“We are disappointed Majority Leader Paul Gazelka and the Senate Republican Caucus unnecessarily chose to end without getting the job done,” Smith said. “We are profoundly disgusted by Minority Leader Kurt Daudt and the House Republican Caucus for recklessly preventing the creation of 45,000 construction jobs in the last 13 months — at a critical time when we need to meet the need for infrastructure, keep Minnesotans working and stimulate our economy.”
Going in to the special session, the Minnesota State Building and Construction Trades Council outlined the need for passing a bonding bill: “There are currently proposals for over $2 billion in unmet needs for construction across our state. This level of economic investment can put thousands of Minnesotans to work. A balanced approach to funding building, water and road infrastructure will allow the state to maximize its bonding power to provide on-going economic stimulus to the areas of our state that will need it the most.”
“A strong state bonding package… can serve as part of a COVID-19 and community recovery plan for Minnesota,” the State Building Trades Council urged.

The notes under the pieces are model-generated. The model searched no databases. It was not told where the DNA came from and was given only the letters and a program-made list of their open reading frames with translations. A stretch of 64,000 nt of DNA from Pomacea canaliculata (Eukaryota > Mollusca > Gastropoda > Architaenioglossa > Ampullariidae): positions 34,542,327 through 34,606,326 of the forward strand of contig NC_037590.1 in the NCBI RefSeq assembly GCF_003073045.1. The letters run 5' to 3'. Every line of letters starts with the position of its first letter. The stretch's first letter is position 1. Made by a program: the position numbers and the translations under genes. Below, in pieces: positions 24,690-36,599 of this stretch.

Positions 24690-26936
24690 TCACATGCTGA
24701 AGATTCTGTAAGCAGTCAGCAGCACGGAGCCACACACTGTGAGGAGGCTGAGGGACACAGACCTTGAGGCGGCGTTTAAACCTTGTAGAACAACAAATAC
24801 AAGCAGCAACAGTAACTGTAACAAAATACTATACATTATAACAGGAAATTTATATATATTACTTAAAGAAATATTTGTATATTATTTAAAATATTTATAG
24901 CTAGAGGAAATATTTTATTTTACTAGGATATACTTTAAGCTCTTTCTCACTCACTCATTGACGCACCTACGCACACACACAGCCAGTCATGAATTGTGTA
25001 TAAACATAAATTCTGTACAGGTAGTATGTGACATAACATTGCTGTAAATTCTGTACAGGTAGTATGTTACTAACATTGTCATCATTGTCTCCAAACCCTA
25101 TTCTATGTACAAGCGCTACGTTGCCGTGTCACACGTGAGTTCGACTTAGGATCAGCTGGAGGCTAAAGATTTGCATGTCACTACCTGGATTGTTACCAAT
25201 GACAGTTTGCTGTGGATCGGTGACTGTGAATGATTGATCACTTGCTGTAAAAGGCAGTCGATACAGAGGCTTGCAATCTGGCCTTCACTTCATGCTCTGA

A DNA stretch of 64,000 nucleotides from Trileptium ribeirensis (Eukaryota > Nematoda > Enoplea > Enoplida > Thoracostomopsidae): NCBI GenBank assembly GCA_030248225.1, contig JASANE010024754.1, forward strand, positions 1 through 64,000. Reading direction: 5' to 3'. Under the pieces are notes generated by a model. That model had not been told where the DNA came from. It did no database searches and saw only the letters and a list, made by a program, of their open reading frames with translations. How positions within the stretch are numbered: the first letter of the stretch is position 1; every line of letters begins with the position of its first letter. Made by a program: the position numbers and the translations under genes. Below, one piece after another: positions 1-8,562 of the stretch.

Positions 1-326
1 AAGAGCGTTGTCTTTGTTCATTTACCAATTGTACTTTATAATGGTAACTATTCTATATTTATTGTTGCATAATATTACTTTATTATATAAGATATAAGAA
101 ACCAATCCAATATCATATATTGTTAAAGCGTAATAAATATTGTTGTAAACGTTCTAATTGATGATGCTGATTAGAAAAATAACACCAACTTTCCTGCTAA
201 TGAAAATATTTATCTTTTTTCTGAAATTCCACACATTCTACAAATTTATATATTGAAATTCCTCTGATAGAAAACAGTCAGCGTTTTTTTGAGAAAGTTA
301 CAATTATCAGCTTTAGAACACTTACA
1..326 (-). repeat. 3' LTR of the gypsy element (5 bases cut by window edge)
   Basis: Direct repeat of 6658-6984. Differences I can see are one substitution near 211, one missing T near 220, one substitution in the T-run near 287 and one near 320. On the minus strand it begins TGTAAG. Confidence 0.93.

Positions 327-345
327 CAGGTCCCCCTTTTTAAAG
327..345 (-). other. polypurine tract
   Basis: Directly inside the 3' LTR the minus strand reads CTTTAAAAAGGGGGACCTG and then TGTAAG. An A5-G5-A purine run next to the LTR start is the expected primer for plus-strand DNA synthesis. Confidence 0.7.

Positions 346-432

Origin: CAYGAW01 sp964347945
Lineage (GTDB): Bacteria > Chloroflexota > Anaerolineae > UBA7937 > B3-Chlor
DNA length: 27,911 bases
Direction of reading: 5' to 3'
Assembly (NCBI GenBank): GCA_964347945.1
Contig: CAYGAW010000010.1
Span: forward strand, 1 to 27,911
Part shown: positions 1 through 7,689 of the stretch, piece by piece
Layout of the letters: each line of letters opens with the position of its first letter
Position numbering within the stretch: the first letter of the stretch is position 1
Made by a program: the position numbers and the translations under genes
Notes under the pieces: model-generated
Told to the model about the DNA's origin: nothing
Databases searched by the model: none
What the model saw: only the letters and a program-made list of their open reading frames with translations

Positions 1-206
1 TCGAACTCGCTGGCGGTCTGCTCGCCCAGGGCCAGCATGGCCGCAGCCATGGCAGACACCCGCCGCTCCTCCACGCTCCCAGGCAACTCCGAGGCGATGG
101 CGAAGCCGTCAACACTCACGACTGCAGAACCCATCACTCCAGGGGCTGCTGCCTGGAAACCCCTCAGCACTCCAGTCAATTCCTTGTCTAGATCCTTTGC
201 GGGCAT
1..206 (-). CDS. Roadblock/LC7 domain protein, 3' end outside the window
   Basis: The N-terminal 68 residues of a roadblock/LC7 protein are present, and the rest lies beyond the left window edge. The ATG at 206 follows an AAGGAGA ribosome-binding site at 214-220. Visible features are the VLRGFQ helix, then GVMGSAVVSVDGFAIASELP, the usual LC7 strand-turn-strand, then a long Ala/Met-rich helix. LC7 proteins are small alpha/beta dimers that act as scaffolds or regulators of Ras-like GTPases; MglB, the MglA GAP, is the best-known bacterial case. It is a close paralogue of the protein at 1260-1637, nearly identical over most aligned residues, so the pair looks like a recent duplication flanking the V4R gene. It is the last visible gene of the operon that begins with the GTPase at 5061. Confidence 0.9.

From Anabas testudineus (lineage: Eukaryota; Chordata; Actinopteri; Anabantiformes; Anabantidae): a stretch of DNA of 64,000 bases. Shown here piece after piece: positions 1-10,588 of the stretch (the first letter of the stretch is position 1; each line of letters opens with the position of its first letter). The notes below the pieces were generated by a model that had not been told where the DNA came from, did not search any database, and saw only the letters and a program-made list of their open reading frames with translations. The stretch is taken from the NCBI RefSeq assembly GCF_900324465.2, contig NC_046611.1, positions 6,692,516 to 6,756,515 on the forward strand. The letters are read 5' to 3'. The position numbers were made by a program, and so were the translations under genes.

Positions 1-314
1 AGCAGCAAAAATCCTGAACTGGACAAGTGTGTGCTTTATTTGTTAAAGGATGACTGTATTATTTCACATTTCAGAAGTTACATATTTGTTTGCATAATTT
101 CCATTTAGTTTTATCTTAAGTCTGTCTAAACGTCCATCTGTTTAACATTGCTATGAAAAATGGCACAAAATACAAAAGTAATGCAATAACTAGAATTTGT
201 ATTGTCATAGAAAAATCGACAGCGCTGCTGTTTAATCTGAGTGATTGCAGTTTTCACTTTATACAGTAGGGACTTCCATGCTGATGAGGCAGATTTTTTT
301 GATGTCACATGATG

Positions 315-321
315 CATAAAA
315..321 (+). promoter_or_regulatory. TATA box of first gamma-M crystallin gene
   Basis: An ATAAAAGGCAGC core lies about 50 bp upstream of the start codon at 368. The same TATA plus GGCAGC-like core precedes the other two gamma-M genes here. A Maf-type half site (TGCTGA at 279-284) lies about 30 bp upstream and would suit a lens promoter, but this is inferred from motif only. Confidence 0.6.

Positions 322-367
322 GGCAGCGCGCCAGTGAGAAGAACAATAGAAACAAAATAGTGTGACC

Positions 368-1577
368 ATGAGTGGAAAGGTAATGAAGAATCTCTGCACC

SEIU Healthcare Minnesota had hoped to see the special session pass a temporary 15 percent COVID emergency pay increase for personal care attendants. The measure was included in a COVID relief bill passed by the House 77-55, with two Republicans voting with the Democratic majority. But the Senate did not act.
Saturday, June 20, “the Senate adjourned at 6:05 a.m., choosing to end the special session without getting anything done on bonding, police reform, or other major issues of importance to working Minnesotans,” reported Melissa Hysing, legislative director for the Minnesota AFL-CIO.

Operating Engineers Local 139 has been barnstorming the upper Midwest, following Sunbelt Rentals as the rental company serves contractors and job sites. Recently, the local brought the Fat Cat to Superior at the Central Flats development to call attention to its complaint.
“Anywhere we see their equipment, we show up,” said Mike Ervin, organizing director for Local 139. “We go everywhere we see their equipment, and the bottom line is to maximize our message with the public. It’s not about the contractor or the developer, just Sunbelt Rentals.”
Local 139 was certified in 2018 to serve as the bargaining representative for employees, and Ervin said that after negotiations began, the local felt that the employer wasn’t bargaining in good faith. “They would only meet once a month, and there were captive meetings,” he said. “They didn’t seem as interested to come to an agreement as we were.”
In March 2019, the local filed charges for bad-faith bargaining and started handbilling and bannering. In May of this year, an administrative law judge ruled in favor of the local, but the education campaign continues, Ervin said, as Sunbelt appeals the decision.